Mrs Cecilia Khuzwayo spent a morning with us and she spoke to matters young people striving to make their way up the corporate ladder should pay attention to.

• Hire the best, if you can’t, make sure that you can capacitate those you have. This frees you to grow.
• Understand your values and if you find yourself in a place that no longer is aligned with your highest values, consider leaving as it will no longer be conducive to your success.
• Consider how you will measure yourself at the end of your life, would you have made the impact that you would have wanted to make given what you are doing today?
• What is your purpose in life, that one thing that you want to be a monument to your life when you are gone?
• Make time for yourself, not at the hair salon (ladies), or the gym (gents). But make time to reflect on your life. Are you happy with what you are doing now?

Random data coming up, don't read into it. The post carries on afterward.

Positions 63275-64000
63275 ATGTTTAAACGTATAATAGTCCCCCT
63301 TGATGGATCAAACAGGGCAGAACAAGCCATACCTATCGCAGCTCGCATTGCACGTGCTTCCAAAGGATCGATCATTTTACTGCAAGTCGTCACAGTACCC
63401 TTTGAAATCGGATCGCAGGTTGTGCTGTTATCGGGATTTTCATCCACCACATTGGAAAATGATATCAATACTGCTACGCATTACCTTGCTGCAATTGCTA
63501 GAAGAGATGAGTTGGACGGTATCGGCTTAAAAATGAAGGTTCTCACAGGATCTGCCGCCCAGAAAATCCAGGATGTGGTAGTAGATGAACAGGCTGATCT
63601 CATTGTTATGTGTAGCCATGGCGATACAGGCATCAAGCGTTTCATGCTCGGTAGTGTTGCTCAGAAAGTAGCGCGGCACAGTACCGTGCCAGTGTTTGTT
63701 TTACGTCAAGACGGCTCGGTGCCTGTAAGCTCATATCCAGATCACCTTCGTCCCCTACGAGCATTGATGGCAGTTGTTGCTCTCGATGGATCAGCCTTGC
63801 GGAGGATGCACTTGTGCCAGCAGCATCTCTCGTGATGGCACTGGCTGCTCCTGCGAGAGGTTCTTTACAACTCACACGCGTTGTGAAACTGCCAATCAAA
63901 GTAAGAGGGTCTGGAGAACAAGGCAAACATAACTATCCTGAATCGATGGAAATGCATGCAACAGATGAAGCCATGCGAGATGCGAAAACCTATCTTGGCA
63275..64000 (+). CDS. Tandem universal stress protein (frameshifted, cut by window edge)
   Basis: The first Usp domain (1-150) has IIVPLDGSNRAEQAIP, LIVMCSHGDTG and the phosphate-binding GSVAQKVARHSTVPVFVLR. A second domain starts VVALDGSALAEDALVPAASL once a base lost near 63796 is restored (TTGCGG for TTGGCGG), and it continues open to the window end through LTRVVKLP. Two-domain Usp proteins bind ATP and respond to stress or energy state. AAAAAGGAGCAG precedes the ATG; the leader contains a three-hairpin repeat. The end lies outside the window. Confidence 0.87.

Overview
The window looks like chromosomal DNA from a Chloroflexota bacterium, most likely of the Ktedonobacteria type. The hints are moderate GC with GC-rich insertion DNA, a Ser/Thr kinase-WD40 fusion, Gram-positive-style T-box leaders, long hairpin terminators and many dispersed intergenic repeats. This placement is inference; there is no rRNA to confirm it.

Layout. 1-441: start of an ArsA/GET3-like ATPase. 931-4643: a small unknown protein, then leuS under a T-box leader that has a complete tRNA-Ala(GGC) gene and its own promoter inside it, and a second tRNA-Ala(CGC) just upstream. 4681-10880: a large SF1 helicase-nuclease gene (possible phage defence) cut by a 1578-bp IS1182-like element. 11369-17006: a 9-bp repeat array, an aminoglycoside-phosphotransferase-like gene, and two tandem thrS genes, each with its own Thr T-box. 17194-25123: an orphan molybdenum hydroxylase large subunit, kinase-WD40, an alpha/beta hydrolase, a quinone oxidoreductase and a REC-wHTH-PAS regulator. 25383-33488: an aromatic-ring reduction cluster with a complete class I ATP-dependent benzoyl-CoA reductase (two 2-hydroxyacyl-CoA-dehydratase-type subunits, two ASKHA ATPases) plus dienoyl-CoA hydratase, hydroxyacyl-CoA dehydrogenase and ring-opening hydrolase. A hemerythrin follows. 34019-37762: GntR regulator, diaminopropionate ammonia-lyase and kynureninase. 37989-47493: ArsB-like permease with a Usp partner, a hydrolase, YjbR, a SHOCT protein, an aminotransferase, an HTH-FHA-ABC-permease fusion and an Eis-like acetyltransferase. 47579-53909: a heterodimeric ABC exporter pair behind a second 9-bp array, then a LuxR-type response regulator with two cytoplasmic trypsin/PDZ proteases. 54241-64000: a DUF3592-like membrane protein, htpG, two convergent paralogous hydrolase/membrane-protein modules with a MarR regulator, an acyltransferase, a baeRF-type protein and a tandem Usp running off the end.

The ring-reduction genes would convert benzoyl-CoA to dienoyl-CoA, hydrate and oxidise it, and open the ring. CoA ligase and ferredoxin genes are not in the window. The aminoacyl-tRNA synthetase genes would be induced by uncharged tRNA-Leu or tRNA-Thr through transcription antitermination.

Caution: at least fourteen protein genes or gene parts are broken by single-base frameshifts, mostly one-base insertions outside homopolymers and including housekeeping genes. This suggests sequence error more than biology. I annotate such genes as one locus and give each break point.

Leadership is defined as many things, we can all agree too that the word leadership is a noun stemming from the verb “to lead” and that by definition, a verb is a doing word. Many people are fooled by their titles and believe they can lead by remote control or that by virtue of sitting in a particular seat, they are leading. I am yet to see this type of leadership being beneficial on anyone or even being effective.

As our term in office comes to an end, I have started to consciously collect lessons and quotes which will go into a book that I hope to write one day soon on my lessons learnt.

I have found that although in leadership one is surrounded by many, it is a lonely journey that is quite personal and depending on who you are and your context, it has many nuances.